The World Trade Organization (WTO) ruled on Wednesday that China had acted inconsistently with WTO rules with regard to the export measures imposed on the rare earth materials.
In regard of the dispute case which was brought against China by the European Union (EU), Japan and the United States in 2012 to WTO, the panel report, circulated Wednesday afternoon, said that China’s export duty, export quota, and export quota administration and allocation measures imposed on rare earths, tungsten and molybdenum products were inconsistent with the WTO rules and China’s Accession Protocol.
Meanwhile, the panel recognized China’s comprehensive resource and environment conservation measures taken for the products at issue, and rejected EU’s claim that the “export performance” requirement imposed by Chinese government on enterprises applying for molybdenum export quotas discriminated foreign enterprises.
The head of the Department of Treaty and Law in the Chinese Ministry of Commerce (MOFCOM) said in a statement that China welcomed the panel’s ruling in regard of the “export performance” and regretted on its ruling over the measures taken by China over the exportation of rare earth materials.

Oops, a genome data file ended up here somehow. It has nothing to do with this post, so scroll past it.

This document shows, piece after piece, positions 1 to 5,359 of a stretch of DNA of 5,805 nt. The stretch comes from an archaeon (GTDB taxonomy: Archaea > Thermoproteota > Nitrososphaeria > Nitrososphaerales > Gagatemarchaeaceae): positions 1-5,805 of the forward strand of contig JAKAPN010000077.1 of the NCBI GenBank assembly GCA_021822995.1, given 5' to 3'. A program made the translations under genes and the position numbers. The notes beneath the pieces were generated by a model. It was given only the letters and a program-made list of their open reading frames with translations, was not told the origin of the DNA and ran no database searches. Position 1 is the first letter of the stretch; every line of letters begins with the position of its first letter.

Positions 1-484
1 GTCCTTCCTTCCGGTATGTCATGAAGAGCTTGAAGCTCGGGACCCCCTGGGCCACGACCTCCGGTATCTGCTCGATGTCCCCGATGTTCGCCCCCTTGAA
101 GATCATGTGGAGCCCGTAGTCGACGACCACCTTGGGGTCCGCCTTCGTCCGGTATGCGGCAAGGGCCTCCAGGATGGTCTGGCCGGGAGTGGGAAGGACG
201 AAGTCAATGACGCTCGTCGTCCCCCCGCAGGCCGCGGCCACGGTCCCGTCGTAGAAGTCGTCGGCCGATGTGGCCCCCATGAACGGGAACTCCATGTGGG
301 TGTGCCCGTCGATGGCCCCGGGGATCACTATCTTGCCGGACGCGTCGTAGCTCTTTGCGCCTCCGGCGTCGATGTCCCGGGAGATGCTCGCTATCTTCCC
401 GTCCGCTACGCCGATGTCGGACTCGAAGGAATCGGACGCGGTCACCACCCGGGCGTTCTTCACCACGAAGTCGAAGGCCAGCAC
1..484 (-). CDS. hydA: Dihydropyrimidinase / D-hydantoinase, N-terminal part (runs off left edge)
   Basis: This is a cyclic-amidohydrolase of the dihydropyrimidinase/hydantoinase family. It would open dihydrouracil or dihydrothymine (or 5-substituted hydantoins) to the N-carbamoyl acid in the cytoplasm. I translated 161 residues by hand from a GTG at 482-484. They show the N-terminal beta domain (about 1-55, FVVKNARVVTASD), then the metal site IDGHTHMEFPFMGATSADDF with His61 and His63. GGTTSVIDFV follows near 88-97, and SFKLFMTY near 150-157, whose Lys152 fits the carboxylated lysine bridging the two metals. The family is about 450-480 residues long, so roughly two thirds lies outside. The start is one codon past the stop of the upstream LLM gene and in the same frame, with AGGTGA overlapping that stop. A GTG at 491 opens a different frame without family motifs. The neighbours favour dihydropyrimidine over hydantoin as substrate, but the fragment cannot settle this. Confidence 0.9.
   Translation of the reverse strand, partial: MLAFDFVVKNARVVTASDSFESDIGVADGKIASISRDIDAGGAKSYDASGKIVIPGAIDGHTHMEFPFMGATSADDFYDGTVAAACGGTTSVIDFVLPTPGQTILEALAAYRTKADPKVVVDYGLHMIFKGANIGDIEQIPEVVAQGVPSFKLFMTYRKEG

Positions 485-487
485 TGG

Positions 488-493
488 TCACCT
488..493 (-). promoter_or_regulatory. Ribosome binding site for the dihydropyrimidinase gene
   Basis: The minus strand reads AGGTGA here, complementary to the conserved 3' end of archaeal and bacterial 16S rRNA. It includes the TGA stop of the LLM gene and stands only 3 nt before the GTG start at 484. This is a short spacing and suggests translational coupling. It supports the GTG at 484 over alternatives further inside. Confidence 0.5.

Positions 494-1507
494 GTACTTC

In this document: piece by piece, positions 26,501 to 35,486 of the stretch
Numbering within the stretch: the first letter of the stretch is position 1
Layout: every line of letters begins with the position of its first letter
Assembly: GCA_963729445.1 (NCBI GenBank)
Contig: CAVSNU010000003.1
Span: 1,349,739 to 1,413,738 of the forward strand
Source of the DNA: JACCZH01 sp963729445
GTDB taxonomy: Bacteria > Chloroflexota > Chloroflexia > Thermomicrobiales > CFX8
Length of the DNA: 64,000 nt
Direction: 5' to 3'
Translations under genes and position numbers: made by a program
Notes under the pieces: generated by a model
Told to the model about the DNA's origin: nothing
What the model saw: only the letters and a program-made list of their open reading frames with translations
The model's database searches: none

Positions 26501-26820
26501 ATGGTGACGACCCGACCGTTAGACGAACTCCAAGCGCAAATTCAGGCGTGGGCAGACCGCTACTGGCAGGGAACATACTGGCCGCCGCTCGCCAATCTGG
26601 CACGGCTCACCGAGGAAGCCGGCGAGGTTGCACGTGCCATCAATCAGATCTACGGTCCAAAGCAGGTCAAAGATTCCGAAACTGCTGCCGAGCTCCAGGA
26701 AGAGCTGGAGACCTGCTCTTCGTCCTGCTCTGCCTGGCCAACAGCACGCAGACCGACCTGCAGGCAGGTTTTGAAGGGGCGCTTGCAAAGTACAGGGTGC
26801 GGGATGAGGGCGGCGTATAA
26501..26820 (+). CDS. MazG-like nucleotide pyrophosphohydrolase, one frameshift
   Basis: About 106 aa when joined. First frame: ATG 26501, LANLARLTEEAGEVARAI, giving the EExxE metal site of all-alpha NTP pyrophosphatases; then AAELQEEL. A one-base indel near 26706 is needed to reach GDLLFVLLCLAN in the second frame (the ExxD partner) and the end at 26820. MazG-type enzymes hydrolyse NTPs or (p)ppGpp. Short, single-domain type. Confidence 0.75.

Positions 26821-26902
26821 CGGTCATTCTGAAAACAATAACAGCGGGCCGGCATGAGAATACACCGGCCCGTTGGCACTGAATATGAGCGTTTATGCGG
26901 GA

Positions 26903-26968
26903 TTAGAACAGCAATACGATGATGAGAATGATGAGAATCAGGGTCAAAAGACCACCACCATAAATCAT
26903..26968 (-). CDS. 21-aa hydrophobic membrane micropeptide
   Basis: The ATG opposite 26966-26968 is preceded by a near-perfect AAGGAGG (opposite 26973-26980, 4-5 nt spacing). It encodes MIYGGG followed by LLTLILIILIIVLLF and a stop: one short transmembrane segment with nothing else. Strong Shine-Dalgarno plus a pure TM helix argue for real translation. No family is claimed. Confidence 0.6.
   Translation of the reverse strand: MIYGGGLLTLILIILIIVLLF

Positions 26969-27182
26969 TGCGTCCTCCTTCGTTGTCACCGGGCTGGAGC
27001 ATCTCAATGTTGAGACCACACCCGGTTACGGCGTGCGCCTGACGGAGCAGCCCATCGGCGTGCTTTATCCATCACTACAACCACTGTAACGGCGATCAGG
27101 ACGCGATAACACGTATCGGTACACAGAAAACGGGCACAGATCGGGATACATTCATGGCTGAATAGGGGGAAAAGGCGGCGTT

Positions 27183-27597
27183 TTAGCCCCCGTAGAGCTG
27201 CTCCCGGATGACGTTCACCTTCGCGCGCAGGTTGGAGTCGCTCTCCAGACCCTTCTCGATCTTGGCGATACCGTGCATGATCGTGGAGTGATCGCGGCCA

The head pointed out that facing increasing resource and environment pressure, Chinese government has been reinforcing and improving its comprehensive regulation on high-polluting, high-energy-consuming and resource-consuming products in recent years, in an effort to respond to the needs to conserve exhaustible natural resources and protect environment.
It manifested China’s endeavor to maintain global sustainable development, and China believed that these regulatory measures were perfectly consistent with the objective of sustainable development promoted by the WTO and contributed to the coordinated development of resources, environment and human beings, as highlighted by the head.
The head further stated that China would continue to strengthen its regulation on resource products in a WTO-consistent manner and maintain fair competition, and noted that China was currently assessing the panel report and would follow the WTO dispute settlement procedures to settle this dispute.
The EU, Japan and the U.S. teamed up to bring a joint case in March 2012 to the WTO over China’s measures related to the exportation of rare earths, tungsten and molybdenum, having claimed that the restriction has limited other countries’ access to those minerals and gave China a competitive advantage while hurting producers and consumers in other parts of the world.
The three trading powers required to establish a panel to probe into this dispute in June 2012, which was established a month later by WTO’s Dispute Settlement Body (DSB).
Rare earths, a class of 17 mineral elements, are one of the most sought-after metals for their vital roles in green technologies like wind turbines and electric car batteries, and of particular concern, in military sectors.
Statistics showed that China, with its reserve accounting for some 23 percent of the global total, supplies over 90 percent of the world’s market demand.